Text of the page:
Sunday 28 February 2021

Two Poems by Prithvijeet Sinha

 



TELL HER

 

Hold me dearly

even when your heart is filled to the very end of the brimming zeitgeist,

with grief and hate for the skin that shows up to be savaged by millenniums.

The pickets and batons can never shield us from the rain of tear gas,

and the strain that comes with turning from brown to black to purple within mere seconds,

is a deluge that fills the heart first and then blows up our eye sockets.

As the levee breaks forth,

the pressure of identity is screened for filling up empty forms, empty shells and haunted cells.

 

But promises break,

a mother breaks,

losing one eye to the mob

and the other to the foreseeable spokes of this revolution.

The golden jubilee of the Alabama walk is rehearsed,

in front of her daughter 

and the spirit howls and breaks into umpteenth solo dreams,

amongst the same faces she grew up with.

 

Hold her dearly, your only girl.

she has been cursed as the demon child

and demonstrated as the last in line.

Words she should never learn in class,

especially not on the streets.

Hold her close, 

tight as a fist in a burning hand,

just below the flags.

Look out for her distracted mind 

and the surly weather of protests.

Take her name as she drowns among the crowd.

Tell her, most patiently, 

you love her,

this is for her to see,

what she will only grow to watch from the intimacy of her skin

and the proximity with which her destiny in this country calls her,

towards rivers, swamps and bayous to wade through,

neighbourhoods to traverse and antebellum sores to check,

and the barks of her family trees now become twigs up for fire.

 

Hold her close,

tell her why you need to proffer this cry for justice,

march with the millions and stand up to the charged batons and wounds of race.

 

Pray silently that nobody falls,

pray intently that no spray of bullets rains down on her

and still visualize that if she trips and falls,

waylaid by the hoots and cries at the top of their lungs, 

a burnt out rose atleast is readily in someone's hands,

to offer to the disappearance of her tiny landscapes 

and the book of psalms that dictated the way to heaven and hell.

 

Tell her then,

to be on her guard.

Tell her then to pray to the Lord.

 

Tell her,

today her life is an act of salvaging luck and teeming with seething rage and anger

and to disappear into these glorious masses,

crying FREEDOM TO TRUTH,

TRUTH TO FREEDOM.

 

NOTE : this is a poem that the writer based on the righteous urge for addressing racial injustice, especially in the wake of George Floyd's death.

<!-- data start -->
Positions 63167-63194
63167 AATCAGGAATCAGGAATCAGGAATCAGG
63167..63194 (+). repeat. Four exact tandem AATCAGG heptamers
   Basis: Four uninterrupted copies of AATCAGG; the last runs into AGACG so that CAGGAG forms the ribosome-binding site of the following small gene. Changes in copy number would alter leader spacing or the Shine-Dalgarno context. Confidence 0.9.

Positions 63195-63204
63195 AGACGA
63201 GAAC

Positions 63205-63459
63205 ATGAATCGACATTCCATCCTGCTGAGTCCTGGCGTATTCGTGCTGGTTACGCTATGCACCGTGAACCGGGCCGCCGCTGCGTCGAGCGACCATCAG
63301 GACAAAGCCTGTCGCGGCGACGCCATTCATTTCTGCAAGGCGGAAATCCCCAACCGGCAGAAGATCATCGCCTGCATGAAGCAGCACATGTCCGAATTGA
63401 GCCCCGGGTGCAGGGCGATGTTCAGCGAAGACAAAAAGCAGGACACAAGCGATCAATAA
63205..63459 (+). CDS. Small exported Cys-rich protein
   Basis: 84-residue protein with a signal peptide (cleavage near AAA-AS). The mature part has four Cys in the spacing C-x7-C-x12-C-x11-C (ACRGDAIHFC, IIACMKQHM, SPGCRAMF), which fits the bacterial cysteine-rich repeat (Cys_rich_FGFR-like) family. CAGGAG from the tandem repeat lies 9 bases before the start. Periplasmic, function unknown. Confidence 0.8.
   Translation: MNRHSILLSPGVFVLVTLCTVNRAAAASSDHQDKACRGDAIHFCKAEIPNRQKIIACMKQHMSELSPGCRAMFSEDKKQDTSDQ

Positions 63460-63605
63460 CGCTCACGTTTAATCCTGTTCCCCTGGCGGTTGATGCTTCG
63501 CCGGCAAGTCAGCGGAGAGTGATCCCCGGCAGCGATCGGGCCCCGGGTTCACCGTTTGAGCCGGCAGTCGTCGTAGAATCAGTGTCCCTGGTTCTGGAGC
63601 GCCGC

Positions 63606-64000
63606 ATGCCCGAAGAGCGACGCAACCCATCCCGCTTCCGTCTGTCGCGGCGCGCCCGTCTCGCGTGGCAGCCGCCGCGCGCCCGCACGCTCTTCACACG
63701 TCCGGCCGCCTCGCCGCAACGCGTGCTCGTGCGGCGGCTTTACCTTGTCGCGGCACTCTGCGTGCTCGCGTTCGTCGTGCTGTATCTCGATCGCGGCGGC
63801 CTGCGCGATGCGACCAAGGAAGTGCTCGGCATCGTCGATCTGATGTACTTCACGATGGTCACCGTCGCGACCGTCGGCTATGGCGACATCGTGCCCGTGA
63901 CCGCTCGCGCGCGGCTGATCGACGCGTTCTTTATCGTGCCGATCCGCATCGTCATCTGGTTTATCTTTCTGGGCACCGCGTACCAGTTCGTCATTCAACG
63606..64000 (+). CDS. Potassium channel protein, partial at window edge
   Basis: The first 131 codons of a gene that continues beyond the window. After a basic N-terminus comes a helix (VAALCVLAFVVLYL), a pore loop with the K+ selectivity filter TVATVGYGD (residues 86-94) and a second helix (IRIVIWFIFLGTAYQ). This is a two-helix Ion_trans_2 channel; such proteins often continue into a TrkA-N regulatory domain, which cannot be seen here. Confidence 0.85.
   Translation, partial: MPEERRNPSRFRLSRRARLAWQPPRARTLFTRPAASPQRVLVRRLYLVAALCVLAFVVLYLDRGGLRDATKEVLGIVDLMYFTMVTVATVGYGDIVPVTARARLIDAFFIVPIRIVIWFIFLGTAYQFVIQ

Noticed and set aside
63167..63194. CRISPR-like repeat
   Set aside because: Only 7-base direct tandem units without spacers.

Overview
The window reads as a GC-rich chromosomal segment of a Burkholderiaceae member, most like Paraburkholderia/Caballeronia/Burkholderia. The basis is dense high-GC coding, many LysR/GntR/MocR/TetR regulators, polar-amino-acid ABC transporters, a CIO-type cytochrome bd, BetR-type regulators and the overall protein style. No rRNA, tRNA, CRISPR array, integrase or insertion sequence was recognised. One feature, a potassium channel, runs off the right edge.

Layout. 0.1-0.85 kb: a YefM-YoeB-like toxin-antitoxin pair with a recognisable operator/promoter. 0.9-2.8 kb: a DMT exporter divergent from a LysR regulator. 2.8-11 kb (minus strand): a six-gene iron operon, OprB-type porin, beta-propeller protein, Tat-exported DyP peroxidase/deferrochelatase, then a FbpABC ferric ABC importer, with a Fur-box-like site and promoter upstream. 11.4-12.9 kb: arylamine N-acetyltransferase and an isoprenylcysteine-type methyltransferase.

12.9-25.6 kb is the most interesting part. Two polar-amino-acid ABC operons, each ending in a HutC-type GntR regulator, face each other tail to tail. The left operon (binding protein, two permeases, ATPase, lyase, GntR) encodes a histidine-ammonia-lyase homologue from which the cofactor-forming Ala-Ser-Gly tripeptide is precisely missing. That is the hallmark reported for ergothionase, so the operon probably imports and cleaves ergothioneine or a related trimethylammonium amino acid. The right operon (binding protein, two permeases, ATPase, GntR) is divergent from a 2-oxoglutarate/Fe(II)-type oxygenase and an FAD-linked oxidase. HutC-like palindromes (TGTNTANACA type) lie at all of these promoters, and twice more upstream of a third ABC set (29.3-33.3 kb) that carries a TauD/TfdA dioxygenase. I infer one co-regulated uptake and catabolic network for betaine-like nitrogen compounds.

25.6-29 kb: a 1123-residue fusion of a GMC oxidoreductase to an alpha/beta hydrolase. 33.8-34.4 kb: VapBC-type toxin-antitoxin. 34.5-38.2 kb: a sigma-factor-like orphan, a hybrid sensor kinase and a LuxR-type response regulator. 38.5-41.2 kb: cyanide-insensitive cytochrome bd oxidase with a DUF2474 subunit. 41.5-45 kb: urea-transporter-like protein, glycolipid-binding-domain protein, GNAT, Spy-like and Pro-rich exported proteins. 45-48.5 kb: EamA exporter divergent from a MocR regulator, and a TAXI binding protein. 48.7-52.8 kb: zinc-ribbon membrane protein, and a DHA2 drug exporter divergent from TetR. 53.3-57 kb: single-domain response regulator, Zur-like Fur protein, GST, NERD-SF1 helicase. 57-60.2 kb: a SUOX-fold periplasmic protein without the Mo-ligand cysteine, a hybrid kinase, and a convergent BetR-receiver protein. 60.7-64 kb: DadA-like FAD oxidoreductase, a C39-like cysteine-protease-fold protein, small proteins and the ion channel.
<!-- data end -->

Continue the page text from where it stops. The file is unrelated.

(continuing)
SHE ONCE BLOOMED LIKE THE DAISY

 

She once bloomed like the daisy,

growing up with pride and veiled hatred for overt prejudice,

picking up the truth that too much of it, 

would cost her dear life perhaps.

 

Purity of emotion was of the essence to her,

and from among the names of her soul sisters,

her fathers gave her the one she and every girl is born to flower into:

RENAISSANCE.

 

A mob once descended upon her,

just by the alley she crossed everyday to school.

A rumbling of the senses drawing blood from that interstice,

steeling her for the first few minutes against the hatred from men,

her eyes pulped from the shock to the system

and her gut crashing with the last charge.

 

She withered with the lost blood then and there.

But stood up.

Running riot against the diplomacy of denial and patriarchy.

 

They laughed at her,

calling her a doe-eyed cat fit to lick her wounds clean. 

 

But an absence of speech is a powerful call for action

and Renaissance disappeared into the good night to say her only words,

 

'I will destroy you,

with the emblazoning crust of my gender,

I will destroy you,

with the solidarity of my sisters'

 

She bloomed red, 

rage and potent anger living off her sisters,

growing with pride and subsumed by myths and folklores, 

to the point of legend.

Till infernal truth burned red upon the men like cinder

and the massacre of patriarchy was etched by the alley, 

on the block.

 

She then bloomed like the dervish woman rising against the blood moon,

whom the city proclaimed RENAISSANCE.

 



The writer's name is PRITHVIJEET SINHA from Lucknow, India, a proud member of the faculty of ENGLISH AND MODERN EUROPEAN LANGUAGES, LUCKNOW UNIVERSITY . He is a post graduate in MPhil, having launched his writing career by self publishing on the worldwide community Wattpad since 2015 and on his WordPress blog AN AWADH BOY'S PANORAMA besides having his works published in several varied publications as GNOSIS JOURNAL, READER'S DIGEST, CAFE DISSENSUS EVERYDAY, CAFE DISSENSUS MAGAZINE, CONFLUENCE, THE MEDLEY, THUMBPRINT MAGAZINE, WILDA MORRIS' POETRY BLOG, SCREEN QUEENS, BORDERLESS JOURNAL , LOTHLORIEN JOURNAL, LIVEWIRE encompassing various genres of writing, from poetry to film reviews, travel pieces, photo essays to posts on culture . His life force resides in writing.

 

His two poems DREAMS and WISH UPON A STAR have recently been published and released as part of the children's anthology titled NURSERY RHYMES AND CHILDREN'S POEMS FROM AROUND THE WORLD YOU MAY NOT HAVE HEARD, edited by ANITA NAHAL and MEENAKSHI MOHAN. 

 

 

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